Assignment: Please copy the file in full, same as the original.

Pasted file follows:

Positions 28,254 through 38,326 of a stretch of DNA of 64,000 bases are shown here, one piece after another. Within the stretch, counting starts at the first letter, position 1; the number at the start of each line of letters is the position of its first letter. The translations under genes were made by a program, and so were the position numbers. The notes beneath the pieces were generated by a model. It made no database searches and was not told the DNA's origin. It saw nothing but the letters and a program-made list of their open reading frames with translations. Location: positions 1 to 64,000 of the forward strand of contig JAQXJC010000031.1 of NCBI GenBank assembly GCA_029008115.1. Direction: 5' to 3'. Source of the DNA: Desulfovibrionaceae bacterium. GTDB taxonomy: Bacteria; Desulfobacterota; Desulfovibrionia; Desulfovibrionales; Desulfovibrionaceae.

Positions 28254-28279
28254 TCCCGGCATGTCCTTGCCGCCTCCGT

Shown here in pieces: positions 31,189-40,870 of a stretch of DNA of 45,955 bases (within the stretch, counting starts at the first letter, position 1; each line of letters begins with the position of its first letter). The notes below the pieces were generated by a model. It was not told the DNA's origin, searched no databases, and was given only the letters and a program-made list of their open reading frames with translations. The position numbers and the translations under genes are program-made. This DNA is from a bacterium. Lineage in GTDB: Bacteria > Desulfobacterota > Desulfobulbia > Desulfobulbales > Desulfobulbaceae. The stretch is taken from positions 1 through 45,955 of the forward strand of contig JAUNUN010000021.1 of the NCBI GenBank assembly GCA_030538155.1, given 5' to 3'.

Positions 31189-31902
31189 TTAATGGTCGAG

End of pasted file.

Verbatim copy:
Positions 28,254 through 38,326 of a stretch of DNA of 64,000 bases are shown here, one piece after another. Within the stretch, counting starts at the first letter, position 1; the number at the start of each line of letters is the position of its first letter. The translations under genes were made by a program, and so were the position numbers. The notes beneath the pieces were generated by a model. It made no database searches and was not told the DNA's origin. It saw nothing but the letters and a program-made list of their open reading frames with translations. Location: positions 1 to 64,000 of the forward strand of contig JAQXJC010000031.1 of NCBI GenBank assembly GCA_029008115.1. Direction: 5' to 3'. Source of the DNA: Desulfovibrionaceae bacterium. GTDB taxonomy: Bacteria; Desulfobacterota; Desulfovibrionia; Desulfovibrionales; Desulfovibrionaceae.

Positions 28254-28279
28254 TCCCGGCATGTCCTTGCCGCCTCCGT

Shown here in pieces: positions 31,189-40,870 of a stretch of DNA of 45,955 bases (within the stretch, counting starts at the first letter, position 1; each line of letters begins with the position of its first letter). The notes below the pieces were generated by a model. It was not told the DNA's origin, searched no databases, and was given only the letters and a program-made list of their open reading frames with translations. The position numbers and the translations under genes are program-made. This DNA is from a bacterium. Lineage in GTDB: Bacteria > Desulfobacterota > Desulfobulbia > Desulfobulbales > Desulfobulbaceae. The stretch is taken from positions 1 through 45,955 of the forward strand of contig JAUNUN010000021.1 of the NCBI GenBank assembly GCA_030538155.1, given 5' to 3'.

Positions 31189-31902
31189 TTAATGGTCGAG